"This morning it was confirmed that an international plane collided with the birds. It could have been dangerous for the passengers too. BNHS has mentioned the importance of protecting high tide roosting places in and around Mumbai, along the coast from any kind of disturbance. Hope the concerned authorities will learn from this incident," Rithe added. The incident happened at around 8.40 pm. After receiving information about the incident, Prashant Bahadur, Range Forest Officer of Thane Creek Flamingo Sanctuary, and his team arrived at the scene around 9.30 PM Shortly after that, Deepak Khade, Divisional Forest Officer of the Mumbai Mangrove Conservation Unit, and Vikrant Khade, Assistant Conservator of Forests for Mangrove Protection in Mumbai, also arrived at the site.

“During the search, Forest Department officials took custody of 29 dead flamingos. On the morning of Tuesday, May 21, they continued their search at the site and discovered 10 more dead flamingos. In total, the Forest Department recovered 39 flamingo bodies from the site. These were taken to the Coastal and Marine Biodiversity Centre in Airoli, where a veterinary doctor is conducting post-mortems,” said SV Ramarao, Additional Chief Principal Conservator of Forests.

“Had any passenger been affected due to the bird hit, it would have made global headlines, but the death of the 40 flamingos does not seem to bother the authorities, urban planners in particular,” NatConnect director B N Kumar said.

In his email to the Director General of Civil Aviation (DGCA), Kumar called for a high-level investigation to ascertain how the Emirates aircraft clashed with the birds and whether the pilot could not notice the flock on his radar. NatConnect, which, along with several fellow environment-focused organisations, has been conducting a series of campaigns to save Mumbai's Biodiversity including wetlands and mangroves, cautioned that the upcoming Navi Mumbai International Airport will be prone to such bird strikes.

The wetlands and the flamingo abodes in Navi Mumbai are being systematically buried despite warnings from organisations such as BNHS. Environmentalists fear that if the traditional habitat of the birds is destroyed, they could land at the Navi Mumbai airport which has mudflats along the Panvel creek. NatConnect pointed out, that the airport had committed in its Environment Impact Assessment (EIA) report that the wetlands would be preserved. “This gave us the hope that the wetlands would be preserved, yet the systematic destruction of the water bodies is on,” Kumar said.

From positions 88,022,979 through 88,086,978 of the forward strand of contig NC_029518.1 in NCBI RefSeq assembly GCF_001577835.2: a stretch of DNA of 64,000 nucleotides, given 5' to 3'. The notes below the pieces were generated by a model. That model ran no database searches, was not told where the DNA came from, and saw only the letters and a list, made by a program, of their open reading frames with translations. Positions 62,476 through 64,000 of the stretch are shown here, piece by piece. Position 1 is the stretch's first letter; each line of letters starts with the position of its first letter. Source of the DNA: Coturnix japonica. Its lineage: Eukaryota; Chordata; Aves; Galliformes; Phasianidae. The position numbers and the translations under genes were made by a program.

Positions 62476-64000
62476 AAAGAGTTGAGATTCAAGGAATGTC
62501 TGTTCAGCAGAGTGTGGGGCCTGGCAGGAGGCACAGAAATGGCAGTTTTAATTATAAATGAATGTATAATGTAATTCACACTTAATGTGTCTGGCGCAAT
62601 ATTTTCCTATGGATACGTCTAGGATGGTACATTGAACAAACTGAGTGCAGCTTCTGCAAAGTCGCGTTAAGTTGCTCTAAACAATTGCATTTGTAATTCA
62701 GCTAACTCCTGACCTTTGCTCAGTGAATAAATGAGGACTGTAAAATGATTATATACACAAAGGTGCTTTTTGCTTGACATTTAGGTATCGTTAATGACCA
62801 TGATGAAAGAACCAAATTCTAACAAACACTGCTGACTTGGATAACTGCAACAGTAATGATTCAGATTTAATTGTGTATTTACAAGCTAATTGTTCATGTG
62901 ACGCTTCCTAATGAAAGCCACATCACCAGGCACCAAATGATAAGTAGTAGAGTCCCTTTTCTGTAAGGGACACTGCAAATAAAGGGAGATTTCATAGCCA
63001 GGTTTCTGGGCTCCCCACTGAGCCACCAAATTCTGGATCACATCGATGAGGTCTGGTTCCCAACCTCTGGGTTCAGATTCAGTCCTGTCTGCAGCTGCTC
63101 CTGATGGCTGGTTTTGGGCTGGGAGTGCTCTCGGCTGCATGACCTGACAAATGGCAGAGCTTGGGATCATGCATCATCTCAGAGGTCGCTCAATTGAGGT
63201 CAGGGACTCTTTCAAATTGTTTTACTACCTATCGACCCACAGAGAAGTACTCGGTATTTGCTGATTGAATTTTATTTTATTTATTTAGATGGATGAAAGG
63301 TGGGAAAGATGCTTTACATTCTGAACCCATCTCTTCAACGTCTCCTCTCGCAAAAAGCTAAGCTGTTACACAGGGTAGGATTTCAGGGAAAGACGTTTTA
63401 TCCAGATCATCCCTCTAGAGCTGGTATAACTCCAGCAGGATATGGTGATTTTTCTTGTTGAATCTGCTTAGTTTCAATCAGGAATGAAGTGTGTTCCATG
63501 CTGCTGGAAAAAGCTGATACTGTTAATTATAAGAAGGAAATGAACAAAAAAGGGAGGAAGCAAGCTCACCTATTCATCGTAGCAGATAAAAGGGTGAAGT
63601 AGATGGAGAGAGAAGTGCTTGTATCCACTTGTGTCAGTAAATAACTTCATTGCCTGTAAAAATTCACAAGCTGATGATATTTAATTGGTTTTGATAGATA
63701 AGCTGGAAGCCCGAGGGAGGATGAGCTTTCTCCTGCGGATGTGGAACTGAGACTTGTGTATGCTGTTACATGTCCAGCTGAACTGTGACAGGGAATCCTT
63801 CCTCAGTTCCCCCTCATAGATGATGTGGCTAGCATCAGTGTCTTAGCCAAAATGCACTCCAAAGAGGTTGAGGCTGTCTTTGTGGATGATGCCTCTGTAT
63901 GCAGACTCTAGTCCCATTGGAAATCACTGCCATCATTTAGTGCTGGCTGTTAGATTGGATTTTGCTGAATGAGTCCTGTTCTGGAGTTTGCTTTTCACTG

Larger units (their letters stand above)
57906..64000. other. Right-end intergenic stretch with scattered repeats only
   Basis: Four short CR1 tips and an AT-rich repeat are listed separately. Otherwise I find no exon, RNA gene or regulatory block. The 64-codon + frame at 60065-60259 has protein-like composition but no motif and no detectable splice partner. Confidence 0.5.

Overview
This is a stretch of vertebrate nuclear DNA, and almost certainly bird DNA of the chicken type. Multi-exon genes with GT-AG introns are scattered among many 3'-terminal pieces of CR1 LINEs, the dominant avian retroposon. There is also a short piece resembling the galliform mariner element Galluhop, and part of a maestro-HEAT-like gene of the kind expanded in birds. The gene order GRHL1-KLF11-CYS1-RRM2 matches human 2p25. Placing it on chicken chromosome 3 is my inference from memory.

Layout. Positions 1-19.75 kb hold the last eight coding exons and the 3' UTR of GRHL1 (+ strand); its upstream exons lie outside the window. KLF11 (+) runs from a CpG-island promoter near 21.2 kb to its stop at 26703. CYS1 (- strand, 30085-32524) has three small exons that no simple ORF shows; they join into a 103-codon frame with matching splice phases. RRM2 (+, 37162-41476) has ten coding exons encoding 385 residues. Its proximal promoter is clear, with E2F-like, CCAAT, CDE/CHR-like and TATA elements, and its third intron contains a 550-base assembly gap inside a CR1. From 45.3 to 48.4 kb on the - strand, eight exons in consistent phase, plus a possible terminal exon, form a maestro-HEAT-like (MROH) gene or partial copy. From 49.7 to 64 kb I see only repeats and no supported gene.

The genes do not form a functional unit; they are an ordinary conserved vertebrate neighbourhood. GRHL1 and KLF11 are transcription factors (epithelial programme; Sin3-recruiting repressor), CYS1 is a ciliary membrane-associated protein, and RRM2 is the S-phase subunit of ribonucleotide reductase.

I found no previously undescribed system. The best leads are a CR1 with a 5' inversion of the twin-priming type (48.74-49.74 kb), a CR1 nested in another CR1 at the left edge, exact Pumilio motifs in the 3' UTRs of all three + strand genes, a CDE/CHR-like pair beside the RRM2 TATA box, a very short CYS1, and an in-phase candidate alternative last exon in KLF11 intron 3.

Emirates confirms incident

“Emirates can confirm that EK508 from Dubai to Mumbai on May 20 was involved in a bird strike incident upon landing. The aircraft landed safely and all passengers and crew disembarked without injury, however sadly a number of flamingos were lost and Emirates is cooperating with the authorities with regards to the the matter,” an Emirates spokesperson said. 

Why has this happened?

Environmentalist Stalin D wrote to the Ministry of Environment, Climate and Forest Change (MOEF&CC) and other authorities, highlighting two causes of aircraft bird strikes and proposing solutions.

Thane Creek Sanctuary Issue
>> Construction of tall towers hosting power lines within the sanctuary and Ramsar site
>> Power cables are higher than older Tata Power lines, posing a risk to aircraft landing at Mumbai airport
>> Construction proceeded despite pending permissions and court orders
>> Environmentalist suggests reducing tower height or rerouting lines

Loss of water bodies
>> CIDCO destroyed thousands of hectares of coastal wetlands hosting waterfowl and flamingos
>> Reclamation and construction on wetlands continue despite protests
>> Flamingos and waterfowl now concentrated in five water bodies in Navi Mumbai
>> CIDCO plans to use water bodies for construction, ignoring court orders and Wetland Atlas
>> Allegations of bird harassment by builders to clear water bodies for construction
>> CIDCO built Navi Mumbai airport on 1,400 ha of wetlands, abandoning mangrove park condition

>> Thorough investigation into bird harassment in Thane creek area
>> Demand for Forest department or criminal investigation to expose truth

No of flamingos that collided